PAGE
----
The body of Army chaplain and Medal of Honor recipient Emil Joseph Kapaun has been recovered 70 years after the Roman Catholic priest died while serving in the Korean War, the Army announced Friday.
“After 70 years Chaplain (Capt.) Kapaun has been accounted for,” acting Army Secretary John E. Whitley said in a statement.
“His heroism and resilient spirit epitomized our Army values of personal courage and selfless service.”
Kapaun, of Pilsen, Kansas, served as chaplain to the 3rd Battalion, 8th Cavalry Regiment, 1st Cavalry Division.
The battalion was in Unsan, North Korea, in 1950 when they were surrounded by Chinese communist forces.
“Kapaun stayed with the wounded but was soon captured and marched from village to village, with little food and shelter,” the Army said.
Kapaun fell mortally ill while ministering to his fellow prisoners of war. The 35-year-old priest would celebrate his final Easter mass shortly before he died of exhaustion and possible heart failure.
https://t.co/beNPbyTZnO Father Emil Kapaun, a candidate for sainthood, was a U.S. Army chaplain. The U.S. government said it found his remains among the unidentified soldiers buried in the National Cemetery of the Pacific in Hawaii. via New Outlook, Tucson pic.twitter.com/q5l72RcjDf
— Catholic News Service (@CatholicNewsSvc) March 6, 2021
“Chaplain Kapaun repeatedly risked his own life to save the lives of hundreds of fellow Americans,” the Army said.
“His extraordinary courage, faith and leadership inspired thousands of prisoners to survive hellish conditions, resist enemy indoctrination and retain their faith in God and country.”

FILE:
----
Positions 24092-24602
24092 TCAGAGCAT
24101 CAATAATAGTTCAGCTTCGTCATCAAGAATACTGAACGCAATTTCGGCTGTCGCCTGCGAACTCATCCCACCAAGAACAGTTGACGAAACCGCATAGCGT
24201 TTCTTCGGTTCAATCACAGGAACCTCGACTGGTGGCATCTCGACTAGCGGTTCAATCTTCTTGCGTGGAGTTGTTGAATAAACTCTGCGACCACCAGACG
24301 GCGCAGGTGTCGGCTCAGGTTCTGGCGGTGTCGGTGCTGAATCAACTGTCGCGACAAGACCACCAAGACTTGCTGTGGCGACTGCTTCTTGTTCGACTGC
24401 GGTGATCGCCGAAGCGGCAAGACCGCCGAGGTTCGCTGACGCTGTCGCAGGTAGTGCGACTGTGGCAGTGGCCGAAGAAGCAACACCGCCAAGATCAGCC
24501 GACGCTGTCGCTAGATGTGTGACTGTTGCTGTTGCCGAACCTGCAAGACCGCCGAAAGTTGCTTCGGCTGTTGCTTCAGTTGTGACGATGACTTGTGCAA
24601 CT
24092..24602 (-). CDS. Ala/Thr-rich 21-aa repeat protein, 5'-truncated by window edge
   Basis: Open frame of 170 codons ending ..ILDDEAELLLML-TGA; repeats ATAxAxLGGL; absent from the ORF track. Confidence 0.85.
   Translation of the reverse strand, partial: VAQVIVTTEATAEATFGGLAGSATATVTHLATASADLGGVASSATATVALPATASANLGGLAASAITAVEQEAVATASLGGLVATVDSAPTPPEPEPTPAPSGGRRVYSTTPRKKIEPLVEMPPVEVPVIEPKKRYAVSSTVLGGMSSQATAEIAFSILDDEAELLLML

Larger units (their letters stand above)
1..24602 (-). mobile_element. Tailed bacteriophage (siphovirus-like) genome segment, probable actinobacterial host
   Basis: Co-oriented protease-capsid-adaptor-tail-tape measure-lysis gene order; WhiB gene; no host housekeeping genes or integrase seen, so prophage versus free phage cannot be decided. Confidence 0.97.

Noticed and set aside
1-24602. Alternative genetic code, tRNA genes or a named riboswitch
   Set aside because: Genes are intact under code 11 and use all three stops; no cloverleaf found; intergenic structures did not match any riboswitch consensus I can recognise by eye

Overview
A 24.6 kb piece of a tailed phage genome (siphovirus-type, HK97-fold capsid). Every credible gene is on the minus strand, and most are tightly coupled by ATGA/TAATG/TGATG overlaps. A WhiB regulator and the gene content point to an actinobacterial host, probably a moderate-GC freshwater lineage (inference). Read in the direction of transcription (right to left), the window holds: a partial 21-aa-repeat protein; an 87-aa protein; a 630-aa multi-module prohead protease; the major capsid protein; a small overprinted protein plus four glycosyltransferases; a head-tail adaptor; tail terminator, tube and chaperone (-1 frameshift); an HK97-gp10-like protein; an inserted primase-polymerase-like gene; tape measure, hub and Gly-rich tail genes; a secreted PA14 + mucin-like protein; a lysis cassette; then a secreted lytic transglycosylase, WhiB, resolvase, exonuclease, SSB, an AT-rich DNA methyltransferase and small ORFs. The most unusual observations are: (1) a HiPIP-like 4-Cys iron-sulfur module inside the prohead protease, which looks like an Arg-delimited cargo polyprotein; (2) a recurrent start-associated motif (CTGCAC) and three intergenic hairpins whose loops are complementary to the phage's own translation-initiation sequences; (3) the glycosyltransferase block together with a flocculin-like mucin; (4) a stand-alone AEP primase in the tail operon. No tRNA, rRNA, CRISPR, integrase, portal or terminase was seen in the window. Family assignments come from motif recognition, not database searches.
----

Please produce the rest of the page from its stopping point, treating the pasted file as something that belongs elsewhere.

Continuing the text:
The Catholic Diocese of Wichita, Kansas, described Kapaun’s seven months as a prisoner of war as “heroic.”
“Father Kapaun spent himself in heroic service to his fellow prisoners without regard for race, color, or creed, giving them help and hope when they needed it most,” the diocese said in a statement on its website.
“Ignoring his own ill health, he nursed the sick and wounded, stole food for the hungry, picked lice off of men, washed dirty and soiled clothing, and encouraged men through prayer and humor to keep fighting for life. Falling sick, the Chinese moved Father Kapaun to a so-called hospital, where, denied medical assistance, his death soon followed on May 23, 1951.”
Pope St. John Paul II launched Kapaun on the path to canonization in 1993 when he declared him a servant of God, and President Barack Obama posthumously awarded Kapaun the Medal of Honor in 2013.
Chief of Staff of the Army James C. McConville said that recovering Kapaun “reaffirms our commitment to never leaving a fallen comrade.”
About 7,500 Korean War service members have not yet been accounted for, according to the Army.
Content created by the Daily Caller News Foundation is available without charge to any eligible news publisher that can provide a large audience. For licensing opportunities of their original content, please contact firstname.lastname@example.org.
A version of this article appeared on the Daily Caller News Foundation website.
Truth and Accuracy
We are committed to truth and accuracy in all of our journalism. Read our editorial standards.